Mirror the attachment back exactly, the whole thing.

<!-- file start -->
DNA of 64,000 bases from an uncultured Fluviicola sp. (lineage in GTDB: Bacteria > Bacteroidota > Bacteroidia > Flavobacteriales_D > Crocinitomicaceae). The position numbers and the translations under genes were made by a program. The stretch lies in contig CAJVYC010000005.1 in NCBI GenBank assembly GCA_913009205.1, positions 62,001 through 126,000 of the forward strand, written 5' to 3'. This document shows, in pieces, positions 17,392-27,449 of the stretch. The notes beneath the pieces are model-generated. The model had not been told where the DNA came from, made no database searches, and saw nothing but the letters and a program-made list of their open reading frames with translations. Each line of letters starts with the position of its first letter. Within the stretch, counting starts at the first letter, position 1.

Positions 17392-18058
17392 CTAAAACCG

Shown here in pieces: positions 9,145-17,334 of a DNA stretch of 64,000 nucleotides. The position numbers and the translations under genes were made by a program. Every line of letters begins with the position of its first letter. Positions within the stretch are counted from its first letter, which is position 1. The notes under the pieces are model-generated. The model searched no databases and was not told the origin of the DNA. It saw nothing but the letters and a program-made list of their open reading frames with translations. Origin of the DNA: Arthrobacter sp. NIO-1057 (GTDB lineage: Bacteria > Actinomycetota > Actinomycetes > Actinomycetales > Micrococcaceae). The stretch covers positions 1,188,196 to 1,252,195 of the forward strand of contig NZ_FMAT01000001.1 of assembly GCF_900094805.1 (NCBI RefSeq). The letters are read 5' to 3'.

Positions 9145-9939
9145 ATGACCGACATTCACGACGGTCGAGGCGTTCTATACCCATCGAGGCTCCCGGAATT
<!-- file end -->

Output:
DNA of 64,000 bases from an uncultured Fluviicola sp. (lineage in GTDB: Bacteria > Bacteroidota > Bacteroidia > Flavobacteriales_D > Crocinitomicaceae). The position numbers and the translations under genes were made by a program. The stretch lies in contig CAJVYC010000005.1 in NCBI GenBank assembly GCA_913009205.1, positions 62,001 through 126,000 of the forward strand, written 5' to 3'. This document shows, in pieces, positions 17,392-27,449 of the stretch. The notes beneath the pieces are model-generated. The model had not been told where the DNA came from, made no database searches, and saw nothing but the letters and a program-made list of their open reading frames with translations. Each line of letters starts with the position of its first letter. Within the stretch, counting starts at the first letter, position 1.

Positions 17392-18058
17392 CTAAAACCG

Shown here in pieces: positions 9,145-17,334 of a DNA stretch of 64,000 nucleotides. The position numbers and the translations under genes were made by a program. Every line of letters begins with the position of its first letter. Positions within the stretch are counted from its first letter, which is position 1. The notes under the pieces are model-generated. The model searched no databases and was not told the origin of the DNA. It saw nothing but the letters and a program-made list of their open reading frames with translations. Origin of the DNA: Arthrobacter sp. NIO-1057 (GTDB lineage: Bacteria > Actinomycetota > Actinomycetes > Actinomycetales > Micrococcaceae). The stretch covers positions 1,188,196 to 1,252,195 of the forward strand of contig NZ_FMAT01000001.1 of assembly GCF_900094805.1 (NCBI RefSeq). The letters are read 5' to 3'.

Positions 9145-9939
9145 ATGACCGACATTCACGACGGTCGAGGCGTTCTATACCCATCGAGGCTCCCGGAATT